Structural basis of carbohydrate transfer activity by human UDP-GalNAc: polypeptide alpha-N-acetylgalactosaminyltransferase (pp-GalNAc-T10)Kubota, T., Shiba, T., Sugioka, S., Furukawa, S., Sawaki, H., Kato, R., Wakatsuki, S., Narimatsu, H.
(2006) J.Mol.Biol. 359: 708-727
- PubMed: 16650853
- DOI: 10.1016/j.jmb.2006.03.061
- Primary Citation of Related Structures:
- PubMed Abstract:
Mucin-type O-glycans are important carbohydrate chains involved in differentiation and malignant transformation. Biosynthesis of the O-glycan is initiated by the transfer of N-acetylgalactosamine (GalNAc) which is catalyzed by UDP-GalNAc:polypeptide ...
Mucin-type O-glycans are important carbohydrate chains involved in differentiation and malignant transformation. Biosynthesis of the O-glycan is initiated by the transfer of N-acetylgalactosamine (GalNAc) which is catalyzed by UDP-GalNAc:polypeptide alpha-N-acetylgalactosaminyltransferases (pp-GalNAc-Ts). Here we present crystal structures of the pp-GalNAc-T10 isozyme, which has specificity for glycosylated peptides, in complex with the hydrolyzed donor substrate UDP-GalNAc and in complex with GalNAc-serine. A structural comparison with uncomplexed pp-GalNAc-T1 suggests that substantial conformational changes occur in two loops near the catalytic center upon donor substrate binding, and that a distinct interdomain arrangement between the catalytic and lectin domains forms a narrow cleft for acceptor substrates. The distance between the catalytic center and the carbohydrate-binding site on the lectin beta sub-domain influences the position of GalNAc glycosylation on GalNAc-glycosylated peptide substrates. A chimeric enzyme in which the two domains of pp-GalNAc-T10 are connected by a linker from pp-GalNAc-T1 acquires activity toward non-glycosylated acceptors, identifying a potential mechanism for generating the various acceptor specificities in different isozymes to produce a wide range of O-glycans.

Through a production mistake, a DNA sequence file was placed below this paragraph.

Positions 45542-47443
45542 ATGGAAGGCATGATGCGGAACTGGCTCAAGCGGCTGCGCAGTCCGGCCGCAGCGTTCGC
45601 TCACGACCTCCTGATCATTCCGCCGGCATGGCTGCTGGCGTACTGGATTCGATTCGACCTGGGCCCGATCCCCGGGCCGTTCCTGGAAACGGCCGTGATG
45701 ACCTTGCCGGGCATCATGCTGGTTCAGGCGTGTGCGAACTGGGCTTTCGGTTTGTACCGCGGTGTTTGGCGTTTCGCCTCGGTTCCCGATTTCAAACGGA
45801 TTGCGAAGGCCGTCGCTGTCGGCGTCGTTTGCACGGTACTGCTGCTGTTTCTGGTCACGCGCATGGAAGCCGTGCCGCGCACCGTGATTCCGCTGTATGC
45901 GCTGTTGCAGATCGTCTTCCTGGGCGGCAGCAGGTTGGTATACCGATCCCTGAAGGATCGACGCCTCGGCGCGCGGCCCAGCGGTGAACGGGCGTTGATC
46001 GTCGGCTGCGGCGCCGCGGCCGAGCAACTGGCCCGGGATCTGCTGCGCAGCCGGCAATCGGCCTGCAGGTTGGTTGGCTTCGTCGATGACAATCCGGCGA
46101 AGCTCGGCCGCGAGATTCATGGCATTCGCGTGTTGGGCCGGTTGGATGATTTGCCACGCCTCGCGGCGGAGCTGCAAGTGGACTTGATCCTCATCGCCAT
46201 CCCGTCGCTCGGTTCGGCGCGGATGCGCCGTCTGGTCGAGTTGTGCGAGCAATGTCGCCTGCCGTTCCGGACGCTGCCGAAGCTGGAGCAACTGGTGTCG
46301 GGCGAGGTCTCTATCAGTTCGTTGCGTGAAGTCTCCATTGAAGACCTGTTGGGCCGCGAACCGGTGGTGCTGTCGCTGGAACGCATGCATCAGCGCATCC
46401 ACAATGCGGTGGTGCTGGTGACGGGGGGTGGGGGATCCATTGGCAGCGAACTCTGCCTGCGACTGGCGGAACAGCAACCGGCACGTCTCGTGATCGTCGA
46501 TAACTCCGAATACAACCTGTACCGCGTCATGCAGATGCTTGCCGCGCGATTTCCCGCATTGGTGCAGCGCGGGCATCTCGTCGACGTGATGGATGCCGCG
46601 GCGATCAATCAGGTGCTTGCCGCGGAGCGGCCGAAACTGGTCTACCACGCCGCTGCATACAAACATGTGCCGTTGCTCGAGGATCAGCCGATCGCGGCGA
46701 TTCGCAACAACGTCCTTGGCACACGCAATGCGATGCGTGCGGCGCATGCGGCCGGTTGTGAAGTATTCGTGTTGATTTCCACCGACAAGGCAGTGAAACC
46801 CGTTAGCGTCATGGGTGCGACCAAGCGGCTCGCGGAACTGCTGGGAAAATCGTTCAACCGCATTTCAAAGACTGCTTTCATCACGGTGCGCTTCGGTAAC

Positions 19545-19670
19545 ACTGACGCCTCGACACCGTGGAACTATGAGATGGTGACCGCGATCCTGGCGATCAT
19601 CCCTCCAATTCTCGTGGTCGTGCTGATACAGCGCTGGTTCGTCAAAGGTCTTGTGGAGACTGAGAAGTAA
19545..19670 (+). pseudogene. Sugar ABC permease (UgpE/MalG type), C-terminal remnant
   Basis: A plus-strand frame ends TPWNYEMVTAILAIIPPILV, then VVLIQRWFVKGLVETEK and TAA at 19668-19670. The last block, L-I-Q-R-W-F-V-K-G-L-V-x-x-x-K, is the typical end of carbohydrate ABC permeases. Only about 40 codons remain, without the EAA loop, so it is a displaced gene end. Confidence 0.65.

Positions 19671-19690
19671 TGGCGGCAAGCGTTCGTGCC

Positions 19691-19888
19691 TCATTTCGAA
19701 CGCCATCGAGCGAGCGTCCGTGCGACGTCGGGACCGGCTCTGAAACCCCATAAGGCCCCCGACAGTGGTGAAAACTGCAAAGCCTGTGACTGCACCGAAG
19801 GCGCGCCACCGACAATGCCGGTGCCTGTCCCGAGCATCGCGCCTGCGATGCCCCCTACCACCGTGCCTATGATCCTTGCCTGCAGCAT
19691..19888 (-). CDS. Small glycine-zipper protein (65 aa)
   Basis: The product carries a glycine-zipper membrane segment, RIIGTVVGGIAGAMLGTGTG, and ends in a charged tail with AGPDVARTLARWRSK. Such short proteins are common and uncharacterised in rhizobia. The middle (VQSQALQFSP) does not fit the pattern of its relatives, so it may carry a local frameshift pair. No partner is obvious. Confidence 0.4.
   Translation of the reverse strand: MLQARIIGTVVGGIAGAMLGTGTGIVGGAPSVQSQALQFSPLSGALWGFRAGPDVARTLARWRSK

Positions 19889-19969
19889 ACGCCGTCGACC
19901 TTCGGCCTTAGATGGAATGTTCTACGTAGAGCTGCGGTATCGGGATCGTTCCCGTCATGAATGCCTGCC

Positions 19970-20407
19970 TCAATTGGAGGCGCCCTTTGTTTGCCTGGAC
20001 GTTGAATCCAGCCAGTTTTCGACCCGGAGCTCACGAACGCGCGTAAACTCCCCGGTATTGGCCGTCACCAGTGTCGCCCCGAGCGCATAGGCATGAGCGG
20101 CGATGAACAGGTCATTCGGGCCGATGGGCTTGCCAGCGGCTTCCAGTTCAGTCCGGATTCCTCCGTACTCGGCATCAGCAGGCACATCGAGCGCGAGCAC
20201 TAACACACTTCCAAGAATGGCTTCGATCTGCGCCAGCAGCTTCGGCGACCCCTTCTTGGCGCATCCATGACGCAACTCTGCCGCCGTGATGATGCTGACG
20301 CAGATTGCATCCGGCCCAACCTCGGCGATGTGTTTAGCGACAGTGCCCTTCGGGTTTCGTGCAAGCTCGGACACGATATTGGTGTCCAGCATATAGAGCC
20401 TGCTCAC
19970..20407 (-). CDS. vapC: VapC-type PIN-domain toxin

Glycogene Function Team of Research Center for Glycoscience (RCG), National Institute of Advanced Industrial Science and Technology (AIST), Central 2, 1-1-1 Umezono, Tsukuba, Ibaraki 305-8568, Japan.